Though Jia et al. showed that glaucoma reduces perfusion both in the superficial disc and in the deeper lamina cribrosa,4 identifying glaucomatous perfusion defects in the optic disc is hampered by pervasive shadowing by large blood vessels and high-population variability in the size and shape of the optic nerve head.

A more robust diagnostic strategy is to use OCTA to evaluate the peripapillary retinal circulation. Liu et al. reported significantly lower peripapillary retinal VD in glaucomatous eyes than in normal eyes with good diagnostic accuracy — areas under the receiver operating characteristic curve (AROC) was 0.938.5

Yarmohammadi et al. reported similar results with a larger study sample size.6 They showed that radial peripapillary capillary (RPC) plexus VD measured over a larger 4.5-mm square area has superior diagnostic accuracy (AROC=0.94) compared with VD measured in a 0.7-mm wide annulus just outside the disc (AROC=0.83).


To help clinicians detect and monitor glaucoma using OCTA, Optovue developed a commercially available quantification software called AngioAnalytics, which is available on the AngioVue system. (We were not involved in the development of this software.) This new capability enables clinicians to quantify the density of blood perfusion in different slabs of the retina.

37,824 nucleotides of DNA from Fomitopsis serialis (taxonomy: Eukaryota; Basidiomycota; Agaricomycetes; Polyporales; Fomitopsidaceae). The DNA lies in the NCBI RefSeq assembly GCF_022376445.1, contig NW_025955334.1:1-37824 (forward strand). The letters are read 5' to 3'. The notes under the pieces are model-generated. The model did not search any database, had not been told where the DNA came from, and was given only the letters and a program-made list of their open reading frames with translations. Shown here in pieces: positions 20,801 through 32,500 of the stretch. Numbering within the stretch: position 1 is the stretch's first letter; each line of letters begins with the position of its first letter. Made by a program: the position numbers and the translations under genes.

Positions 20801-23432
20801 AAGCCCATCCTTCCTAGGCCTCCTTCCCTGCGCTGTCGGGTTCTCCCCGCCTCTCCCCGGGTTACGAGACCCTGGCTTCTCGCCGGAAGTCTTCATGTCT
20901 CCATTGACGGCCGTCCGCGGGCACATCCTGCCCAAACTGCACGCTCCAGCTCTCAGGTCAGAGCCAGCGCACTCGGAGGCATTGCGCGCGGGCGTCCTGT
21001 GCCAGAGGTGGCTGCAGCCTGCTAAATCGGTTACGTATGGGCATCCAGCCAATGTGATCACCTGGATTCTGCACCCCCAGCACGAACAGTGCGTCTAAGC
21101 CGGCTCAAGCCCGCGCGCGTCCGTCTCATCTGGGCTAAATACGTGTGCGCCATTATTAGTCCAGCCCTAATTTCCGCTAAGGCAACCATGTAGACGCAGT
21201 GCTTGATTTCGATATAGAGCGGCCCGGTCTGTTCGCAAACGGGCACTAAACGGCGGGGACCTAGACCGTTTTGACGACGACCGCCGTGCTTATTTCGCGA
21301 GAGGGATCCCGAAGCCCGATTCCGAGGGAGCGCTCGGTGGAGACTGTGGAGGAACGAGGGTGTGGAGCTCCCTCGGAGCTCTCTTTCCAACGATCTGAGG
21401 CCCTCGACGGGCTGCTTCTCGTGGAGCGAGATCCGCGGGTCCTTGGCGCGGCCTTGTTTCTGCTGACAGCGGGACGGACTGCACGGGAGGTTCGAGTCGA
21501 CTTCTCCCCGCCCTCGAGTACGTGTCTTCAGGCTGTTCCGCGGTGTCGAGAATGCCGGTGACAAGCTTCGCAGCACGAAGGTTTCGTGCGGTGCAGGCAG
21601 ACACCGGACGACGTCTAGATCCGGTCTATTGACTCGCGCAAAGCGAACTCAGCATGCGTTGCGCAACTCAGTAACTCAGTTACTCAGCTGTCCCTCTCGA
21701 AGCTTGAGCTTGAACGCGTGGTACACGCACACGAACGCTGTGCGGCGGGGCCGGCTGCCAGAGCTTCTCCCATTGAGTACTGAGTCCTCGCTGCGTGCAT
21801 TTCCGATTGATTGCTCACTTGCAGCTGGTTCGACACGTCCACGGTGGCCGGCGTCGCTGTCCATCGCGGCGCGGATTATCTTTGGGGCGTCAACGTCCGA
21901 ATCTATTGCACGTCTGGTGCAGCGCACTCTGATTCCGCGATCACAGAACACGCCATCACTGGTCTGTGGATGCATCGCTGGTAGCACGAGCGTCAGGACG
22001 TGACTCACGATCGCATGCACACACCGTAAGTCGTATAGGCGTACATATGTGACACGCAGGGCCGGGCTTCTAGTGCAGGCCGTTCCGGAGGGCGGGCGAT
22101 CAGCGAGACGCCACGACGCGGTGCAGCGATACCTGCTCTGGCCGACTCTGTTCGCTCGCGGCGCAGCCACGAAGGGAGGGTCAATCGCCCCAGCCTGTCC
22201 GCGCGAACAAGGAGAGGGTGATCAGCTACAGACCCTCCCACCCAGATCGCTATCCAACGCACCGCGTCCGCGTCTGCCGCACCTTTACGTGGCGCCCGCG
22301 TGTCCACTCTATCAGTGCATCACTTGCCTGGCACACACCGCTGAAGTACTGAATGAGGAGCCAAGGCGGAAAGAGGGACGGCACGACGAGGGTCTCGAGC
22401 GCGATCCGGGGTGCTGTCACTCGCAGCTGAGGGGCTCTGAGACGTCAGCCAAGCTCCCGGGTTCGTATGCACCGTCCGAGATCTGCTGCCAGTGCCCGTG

AngioAnalytics provides automated segmentation of the OCTA angiogram and focuses on the RPC, which is the most superficial vascular plexus that supplies the NFL. Glaucoma reduces VD in the RPC more than in the deep vascular complex.7 The AngioAnalytics software provides RPC-VD and capillary density (CD, which is the vascular density measured after excluding larger vessels from analysis) (Figures 1, 2). The RPC-VD parameters include the overall, hemispheric and eight sectoral averages, which will help clinicians make glaucoma diagnosis and determine the location of glaucoma focal damage. These parameters could also be followed over time to detect glaucoma progression.

Figure 1. The 4.5 mm x 4.5 mm high-definition (400x400 scans) angiogram of a normal eye was quantified by AngioAnalytics, the commercially available software on the AngioVue OCTA system. The most superficial vascular plexus, the radial peripapillary capillaries (RPC), was analyzed. The sectoral vessel densities were showed in the RPC vessel density map. The RPC parameters provide capillary density (vessel density measured after excluding larger vessels from analysis) in the first column and vessel density in the second column.